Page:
Tommy Riley has moved with his dad to Chicago from a 'nice place'. He keeps to himself, goes to school. However, after a street fight he is noticed and quickly falls into the world of illegal underground boxing - where punches can kill.
A story of two teenagers trapped in the world of illegal underground boxing. One is fighting to save his fathers life and using the money pay off gambling debts accumulated by his father. The second is fighting for the money to get out of the ghettos. While being exploited by a boxing promoter the two teens become friends. An explosive ending puts the two friends in the ring against each other in a fight for survival.Written by
Joe Miller <email@example.com>
Written by Gerardo Mejía (as Gerardo) & Christian Warren
Performed by Gerardo Mejía (as Gerardo)
Courtesy of Interscope Records/East West Records America
By Arrangement with Warner Special Products See more »
Type "Gladiator" into any search engine for movies, and you'll get pages and pages of Russell Crowe's gladiator epic. Yet, at the bottom of those lists, you may just find this little gem that you've never heard of. If you are a fan of pugilistic big-screen experiences, this is one that at the very least will keep you entertained.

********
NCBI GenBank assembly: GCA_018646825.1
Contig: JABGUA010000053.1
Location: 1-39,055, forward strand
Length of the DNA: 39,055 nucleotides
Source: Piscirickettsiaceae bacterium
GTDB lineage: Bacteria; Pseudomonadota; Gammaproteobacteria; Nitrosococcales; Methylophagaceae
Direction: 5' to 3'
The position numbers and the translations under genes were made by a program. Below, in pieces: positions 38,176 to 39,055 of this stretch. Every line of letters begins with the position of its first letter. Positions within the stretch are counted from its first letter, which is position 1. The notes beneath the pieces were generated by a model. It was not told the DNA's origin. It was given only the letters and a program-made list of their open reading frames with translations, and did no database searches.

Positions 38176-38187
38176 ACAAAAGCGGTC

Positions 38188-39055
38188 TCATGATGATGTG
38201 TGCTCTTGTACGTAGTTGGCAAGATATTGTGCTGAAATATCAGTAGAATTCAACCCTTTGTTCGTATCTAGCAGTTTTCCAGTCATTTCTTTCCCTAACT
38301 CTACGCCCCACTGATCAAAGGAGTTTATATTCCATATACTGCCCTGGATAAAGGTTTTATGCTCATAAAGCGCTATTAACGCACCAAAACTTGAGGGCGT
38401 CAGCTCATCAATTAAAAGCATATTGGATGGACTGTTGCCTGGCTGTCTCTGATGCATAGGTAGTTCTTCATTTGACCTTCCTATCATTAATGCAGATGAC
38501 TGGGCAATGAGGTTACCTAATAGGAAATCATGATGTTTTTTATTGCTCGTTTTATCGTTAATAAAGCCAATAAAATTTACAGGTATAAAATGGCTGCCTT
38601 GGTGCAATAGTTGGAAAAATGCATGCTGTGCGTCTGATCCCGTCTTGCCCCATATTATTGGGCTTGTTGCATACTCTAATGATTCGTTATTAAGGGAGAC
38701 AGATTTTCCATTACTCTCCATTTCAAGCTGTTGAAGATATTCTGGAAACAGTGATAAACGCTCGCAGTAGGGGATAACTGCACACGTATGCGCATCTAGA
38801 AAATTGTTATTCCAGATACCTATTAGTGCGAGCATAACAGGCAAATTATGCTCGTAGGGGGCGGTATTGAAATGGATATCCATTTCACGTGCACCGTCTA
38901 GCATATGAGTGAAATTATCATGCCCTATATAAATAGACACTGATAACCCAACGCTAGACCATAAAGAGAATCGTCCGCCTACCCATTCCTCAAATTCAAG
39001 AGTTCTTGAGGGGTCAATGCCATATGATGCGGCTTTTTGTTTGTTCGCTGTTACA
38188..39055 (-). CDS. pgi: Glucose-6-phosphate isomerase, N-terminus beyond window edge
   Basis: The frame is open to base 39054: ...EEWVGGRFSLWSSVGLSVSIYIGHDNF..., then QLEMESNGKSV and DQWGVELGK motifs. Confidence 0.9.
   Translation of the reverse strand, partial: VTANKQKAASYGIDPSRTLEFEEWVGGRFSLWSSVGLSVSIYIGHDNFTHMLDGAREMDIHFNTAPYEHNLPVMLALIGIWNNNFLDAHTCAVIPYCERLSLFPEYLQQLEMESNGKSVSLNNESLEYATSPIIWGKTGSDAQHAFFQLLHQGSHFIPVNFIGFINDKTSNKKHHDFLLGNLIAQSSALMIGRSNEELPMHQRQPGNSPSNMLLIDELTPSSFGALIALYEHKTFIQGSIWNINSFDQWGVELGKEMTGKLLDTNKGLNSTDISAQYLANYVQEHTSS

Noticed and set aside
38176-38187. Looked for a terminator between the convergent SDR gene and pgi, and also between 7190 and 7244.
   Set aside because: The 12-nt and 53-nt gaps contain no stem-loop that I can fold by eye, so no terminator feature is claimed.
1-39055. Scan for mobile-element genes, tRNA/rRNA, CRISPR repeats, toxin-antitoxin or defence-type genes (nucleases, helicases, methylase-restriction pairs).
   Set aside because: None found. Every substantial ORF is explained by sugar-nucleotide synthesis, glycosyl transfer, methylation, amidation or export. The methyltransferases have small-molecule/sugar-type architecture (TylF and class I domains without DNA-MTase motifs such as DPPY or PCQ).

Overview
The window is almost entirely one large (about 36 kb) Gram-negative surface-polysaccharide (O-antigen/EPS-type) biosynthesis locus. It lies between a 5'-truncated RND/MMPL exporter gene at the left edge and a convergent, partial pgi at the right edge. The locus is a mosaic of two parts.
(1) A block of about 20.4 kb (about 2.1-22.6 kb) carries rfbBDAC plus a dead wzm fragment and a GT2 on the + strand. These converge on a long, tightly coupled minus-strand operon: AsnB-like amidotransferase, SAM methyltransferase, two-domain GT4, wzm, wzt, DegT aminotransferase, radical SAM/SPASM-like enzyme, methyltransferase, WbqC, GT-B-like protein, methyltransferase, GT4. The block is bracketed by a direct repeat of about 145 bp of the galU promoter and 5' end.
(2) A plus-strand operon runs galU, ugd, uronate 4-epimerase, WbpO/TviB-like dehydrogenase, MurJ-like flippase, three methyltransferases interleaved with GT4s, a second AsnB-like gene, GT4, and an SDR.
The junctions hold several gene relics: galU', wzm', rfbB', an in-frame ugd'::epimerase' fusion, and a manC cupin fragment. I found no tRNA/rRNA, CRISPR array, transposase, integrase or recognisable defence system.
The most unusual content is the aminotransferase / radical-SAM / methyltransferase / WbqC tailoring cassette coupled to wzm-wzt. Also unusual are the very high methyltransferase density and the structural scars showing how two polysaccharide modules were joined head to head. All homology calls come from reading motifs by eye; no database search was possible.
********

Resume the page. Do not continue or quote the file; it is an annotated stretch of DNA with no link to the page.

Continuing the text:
For a basic plot summary, "Gladiator" tells the story of Tommy Riley (James Marshall), a white teenage youngster who (via parental circumstances) is moved into an all-black school and neighborhood. After having enough of the constant bullying and needing money badly, Tommy is recruited into a shady boxing circuit by Pappy Jack (Robert Loggia). After befriending similar hard-luck case Lincoln Haines (Cuba Gooding Jr.), Tommy runs headlong into "big boss" Jimmy Horn (Brian Dennehy) when a huge conflict of interest rises between them.
"Gladiator", in terms of themes, is about as simple a movie as ever was made. I remember watching it off television as a kid and even then being about to follow the themes. While that simplicity keeps it from being a classic, it also makes sure that the movie ages pretty well. Whether you watching this movie in theaters in 1992 or on your flat-screen in 2014, it plays pretty much the same.
Perhaps what shines most from this movie, though, is the performance by Brian Dennehy. That is what I remembered most from the original viewing and what drew me towards finding it again. Along the way, though, I noticed great performances from Gooding Jr. and Ossie Davis as well.
If you are not a fan of boxing movies, I would say you can probably skip this one, as without an appreciate of the boxing-related themes the rest of the narrative will be a bit too simplistic to hold your interest. If you love the "sweet science", though, this one will at least entertain you with some drama and adversity themes.
1 of 1 people found this review helpful.
Was this review helpful to you?
| Report this